Responding to a request from Iraq, the United Nations commission monitoring weapons of mass destruction in the country today released a detailed account on chemical arms there.
“On 7 April, the Permanent Representative of Iraq wrote to the Acting Executive Chairman (of the UN Monitoring, Verification and Inspection Commission (UNMOVIC)) stating that the Government of Iraq intended to accede to the Chemical Weapons Convention,” the report, transmitted by Secretary-General Kofi Annan to the Security Council, notes.
It describes how Iraq first started exploring chemical weapons in 1971, and reviews developments through the establishment of a “large-scale chemical weapons programme” in 1981. The capacity expanded from there to the point that “according to Iraq, the use of chemical weapons achieved its major purpose and made a significant impact on the outcome of the Iran-Iraq war.”
According to declarations made by Iraq, in the period from 1981 to 1991 the chemical weapon programme produced approximately 3,850 tons of the chemical warfare agents mustard, tabun, sarin and VX, the report states.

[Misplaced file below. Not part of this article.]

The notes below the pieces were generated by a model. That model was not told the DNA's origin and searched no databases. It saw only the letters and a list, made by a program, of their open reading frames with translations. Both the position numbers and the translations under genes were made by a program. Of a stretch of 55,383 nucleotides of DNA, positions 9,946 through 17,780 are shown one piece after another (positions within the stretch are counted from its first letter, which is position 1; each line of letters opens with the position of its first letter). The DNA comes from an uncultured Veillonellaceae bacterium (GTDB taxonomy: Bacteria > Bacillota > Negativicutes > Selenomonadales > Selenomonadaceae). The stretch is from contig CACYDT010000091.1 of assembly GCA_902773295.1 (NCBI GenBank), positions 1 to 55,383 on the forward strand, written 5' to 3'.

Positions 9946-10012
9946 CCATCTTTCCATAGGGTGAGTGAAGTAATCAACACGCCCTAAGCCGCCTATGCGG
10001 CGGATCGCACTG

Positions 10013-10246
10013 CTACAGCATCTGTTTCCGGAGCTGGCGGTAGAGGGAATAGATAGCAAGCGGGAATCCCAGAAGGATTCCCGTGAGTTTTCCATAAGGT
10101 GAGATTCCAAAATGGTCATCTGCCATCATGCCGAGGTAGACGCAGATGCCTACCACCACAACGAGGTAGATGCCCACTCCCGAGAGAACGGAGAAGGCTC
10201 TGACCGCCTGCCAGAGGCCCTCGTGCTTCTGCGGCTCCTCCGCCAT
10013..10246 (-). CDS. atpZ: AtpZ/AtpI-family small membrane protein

Of the total of some 3,850 tons of chemical warfare agents produced, approximately 3,300 tons of agents were weaponized in different types of aerial bombs, artillery munitions and missile warheads.
In the period from 1981 to 1991, Iraq weaponized some 130,000 chemical munitions in total. Of these, over 101,000 munitions were used in combat, according to Iraq, in the period from 1981 to 1988.
Iraq declared that some 28,500 chemical munitions remained unused as of January 1991; about 5,500 filled munitions were destroyed by coalition forces during the war in 1991, while another 500 filled munitions were declared destroyed unilaterally by Iraq. “These last two figures were partially verified by United Nations inspectors,” the report states.
The bulk of the destruction of some 22,000 filled munitions occurred under the supervision of the UN inspectors in accordance with Security Council resolution 687 (1991) – the “ceasefire resolution” which ended the war – in the period from 1991 to 1994. During the collection of chemical weapons for destruction after the 1991 war, Iraq stated that it was not able to locate some 500 chemical munitions.
“Although a number of issues relating to the Iraqi chemical weapon programme remain unresolved, the United Nations inspectors were able to identify the major parameters of the programme, its scope and the results achieved,” the report states.